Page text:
Florence Pugh in “A Good Person.” Metro Goldwyn Mayer Pictures

Taking on such hot topics as distracted driving, substance abuse and teen pregnancy, “A Good Person” plays like a two-hour public service announcement.

In this wildly uneven melodrama by writer-director Zach Braff, no member of the talented ensemble cast is entirely able to navigate its messy plot. That a few actors do manage to stay afloat for occasional breaths of air seems like a divine miracle. But for much of the film, God is not in the details.

This would-be three-hankie tear-jerker follows the travails of Allison (Florence Pugh), an obnoxious 20-something who’s on her way to pick out a wedding dress when she causes a car accident that kills two people, including her fiance’s sister Molly. The crash has other shattering repercussions: Molly’s father (Morgan Freeman) has to take care of his now-orphaned granddaughter, Ryan (Celeste O’Connor). Can the frayed ends of this broken family ever be mended?

The film’s fraught, tangled relationships are supposed to mirror real life. But Braff writes his characters into too many impossible situations, gently presided over by Freeman, whose introductory voice-over notes that, unlike the model train set he’s built in his basement, we can’t control the tracks of our lives.

As the story goes on, you might find yourself wishing that this train wreck came with fewer track switches. “A Good Person” fails in both writing and direction.

Florence Pugh, left, and Morgan Freeman in “A Good Person.” Jeong Park/Metro Goldwyn Mayer Pictures

Braff, whose last feature was the slight 2017 comedy “Going in Style” – also starring Freeman – gets lost in his own storyline, frequently letting his actors flail away without focus. As Allison descends into OxyContin addiction and Ryan shifts from model student to troubled teen, their emotions get lost as the filmmaker pushes Pugh and O’Connor to serve up increasingly high-pitched, Oscar-bait-y performances.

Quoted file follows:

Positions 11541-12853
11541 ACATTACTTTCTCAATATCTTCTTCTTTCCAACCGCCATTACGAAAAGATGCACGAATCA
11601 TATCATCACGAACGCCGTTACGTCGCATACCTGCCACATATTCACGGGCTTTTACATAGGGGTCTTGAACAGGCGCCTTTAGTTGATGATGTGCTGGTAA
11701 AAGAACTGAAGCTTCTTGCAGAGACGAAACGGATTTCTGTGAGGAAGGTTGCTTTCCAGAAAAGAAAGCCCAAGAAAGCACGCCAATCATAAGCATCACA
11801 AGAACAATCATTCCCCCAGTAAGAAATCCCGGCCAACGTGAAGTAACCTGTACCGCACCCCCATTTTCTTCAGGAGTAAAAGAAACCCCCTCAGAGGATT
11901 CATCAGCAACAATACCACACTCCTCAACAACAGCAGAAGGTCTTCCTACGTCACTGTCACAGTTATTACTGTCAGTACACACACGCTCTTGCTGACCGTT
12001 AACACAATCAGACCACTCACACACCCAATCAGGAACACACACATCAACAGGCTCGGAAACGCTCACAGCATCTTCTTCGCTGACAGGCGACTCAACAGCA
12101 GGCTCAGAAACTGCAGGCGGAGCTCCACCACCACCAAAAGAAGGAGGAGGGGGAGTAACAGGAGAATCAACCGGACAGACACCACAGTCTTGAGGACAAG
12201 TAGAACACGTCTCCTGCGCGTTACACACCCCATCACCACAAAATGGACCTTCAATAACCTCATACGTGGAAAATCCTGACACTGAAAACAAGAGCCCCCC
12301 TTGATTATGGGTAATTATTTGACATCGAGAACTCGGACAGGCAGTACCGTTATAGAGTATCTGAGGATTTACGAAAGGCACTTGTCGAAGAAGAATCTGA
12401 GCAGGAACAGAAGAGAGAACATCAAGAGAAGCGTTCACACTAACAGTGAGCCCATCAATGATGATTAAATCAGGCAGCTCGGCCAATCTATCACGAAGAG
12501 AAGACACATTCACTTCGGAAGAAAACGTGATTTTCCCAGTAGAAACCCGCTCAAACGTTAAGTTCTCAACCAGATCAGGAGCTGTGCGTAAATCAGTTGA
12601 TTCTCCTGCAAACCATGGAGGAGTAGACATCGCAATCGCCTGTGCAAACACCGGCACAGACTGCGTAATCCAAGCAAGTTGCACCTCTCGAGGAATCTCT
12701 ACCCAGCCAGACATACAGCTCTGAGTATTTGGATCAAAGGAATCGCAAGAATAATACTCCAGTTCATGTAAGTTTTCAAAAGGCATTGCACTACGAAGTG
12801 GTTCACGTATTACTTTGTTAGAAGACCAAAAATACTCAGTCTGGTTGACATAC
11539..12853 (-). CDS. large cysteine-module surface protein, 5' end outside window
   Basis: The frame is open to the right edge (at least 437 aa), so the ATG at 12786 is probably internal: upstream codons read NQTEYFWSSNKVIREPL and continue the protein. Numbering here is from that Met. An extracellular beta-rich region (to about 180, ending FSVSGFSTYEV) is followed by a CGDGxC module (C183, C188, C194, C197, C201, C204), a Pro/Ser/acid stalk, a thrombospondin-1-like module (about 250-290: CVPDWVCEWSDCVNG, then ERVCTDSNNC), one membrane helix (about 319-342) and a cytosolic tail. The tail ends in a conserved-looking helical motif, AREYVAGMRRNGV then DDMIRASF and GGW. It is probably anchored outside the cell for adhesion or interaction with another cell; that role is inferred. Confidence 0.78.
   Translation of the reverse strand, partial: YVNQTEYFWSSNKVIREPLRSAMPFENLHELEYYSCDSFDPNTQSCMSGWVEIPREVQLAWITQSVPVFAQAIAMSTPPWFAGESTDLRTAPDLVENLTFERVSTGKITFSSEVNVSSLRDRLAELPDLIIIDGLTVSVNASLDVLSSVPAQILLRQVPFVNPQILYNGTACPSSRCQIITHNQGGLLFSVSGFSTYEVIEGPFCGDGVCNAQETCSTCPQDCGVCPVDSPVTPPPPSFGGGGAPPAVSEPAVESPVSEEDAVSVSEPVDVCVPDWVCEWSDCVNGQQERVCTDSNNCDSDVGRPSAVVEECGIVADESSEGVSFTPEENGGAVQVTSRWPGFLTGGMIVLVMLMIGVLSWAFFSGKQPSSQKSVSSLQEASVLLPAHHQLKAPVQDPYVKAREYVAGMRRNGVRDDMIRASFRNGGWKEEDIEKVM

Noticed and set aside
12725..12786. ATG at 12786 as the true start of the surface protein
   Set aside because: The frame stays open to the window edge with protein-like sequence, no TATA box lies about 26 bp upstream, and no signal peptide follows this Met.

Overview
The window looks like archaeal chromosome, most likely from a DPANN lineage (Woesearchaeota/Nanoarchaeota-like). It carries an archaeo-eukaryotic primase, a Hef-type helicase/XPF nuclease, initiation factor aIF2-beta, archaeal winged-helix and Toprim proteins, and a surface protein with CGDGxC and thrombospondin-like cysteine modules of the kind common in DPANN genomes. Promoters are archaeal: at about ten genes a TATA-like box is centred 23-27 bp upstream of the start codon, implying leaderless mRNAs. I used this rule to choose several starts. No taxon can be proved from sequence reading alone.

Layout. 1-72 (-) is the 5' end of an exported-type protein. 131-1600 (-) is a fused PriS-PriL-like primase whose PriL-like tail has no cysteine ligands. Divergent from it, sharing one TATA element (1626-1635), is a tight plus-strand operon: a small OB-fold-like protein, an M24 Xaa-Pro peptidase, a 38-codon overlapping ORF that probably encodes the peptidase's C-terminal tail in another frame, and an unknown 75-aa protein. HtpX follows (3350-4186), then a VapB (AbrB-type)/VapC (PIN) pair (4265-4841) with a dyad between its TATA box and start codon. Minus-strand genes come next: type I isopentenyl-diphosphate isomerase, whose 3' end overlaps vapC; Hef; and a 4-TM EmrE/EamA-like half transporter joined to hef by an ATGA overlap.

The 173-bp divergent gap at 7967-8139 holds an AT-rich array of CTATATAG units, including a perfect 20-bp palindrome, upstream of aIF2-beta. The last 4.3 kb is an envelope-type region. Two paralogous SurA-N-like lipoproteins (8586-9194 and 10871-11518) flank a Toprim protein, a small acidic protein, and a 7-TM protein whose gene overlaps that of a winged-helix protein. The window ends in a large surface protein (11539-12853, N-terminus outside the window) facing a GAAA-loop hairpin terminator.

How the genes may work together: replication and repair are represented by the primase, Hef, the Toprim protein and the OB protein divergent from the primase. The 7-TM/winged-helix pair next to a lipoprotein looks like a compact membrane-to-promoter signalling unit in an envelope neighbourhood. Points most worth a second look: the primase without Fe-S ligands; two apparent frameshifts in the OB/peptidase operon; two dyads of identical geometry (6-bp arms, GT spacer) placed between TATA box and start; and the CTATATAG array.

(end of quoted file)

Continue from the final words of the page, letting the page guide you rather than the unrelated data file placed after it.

There are entire scenes that beg to be cut. (Here’s a suggestion: How about the whole first half hour?) As soon as we meet Allison, she’s grating, delivering a smarmy rendition of the Velvet Underground ballad “After Hours.” (Turns out to be appropriate, given the character’s downturn.) There’s also a completely unbelievable scene in which Allison goes slumming in a dive bar, only to run into a couple of old high school classmates eager to take their revenge on the once-popular girl who used to ignore them but now wants their drugs.

Things eventually calm down, thanks largely to Freeman, who tempers his castmates’ youthful excesses with the quiet wisdom of age. To her credit, Pugh manages to evince some restraint. It’s in these quiet moments that her talent shines.

Still, Freeman is the only performer here who doesn’t overact. You can almost picture him saying no, politely, when Braff urged him to push the limits of decorum: “Son, I will give this silly line of yours the only reading that could lend it the slightest bit of credibility.”

Just like that fateful car accident, however, “A Good Person” violently careens out of control. For the most part, it means well, and underneath all the sensationalism, there’s a valuable message of forgiveness and redemption, albeit one with a caveat: Easier said than done.

It almost – almost – made me wonder something: Am I a bad person, for not liking it?

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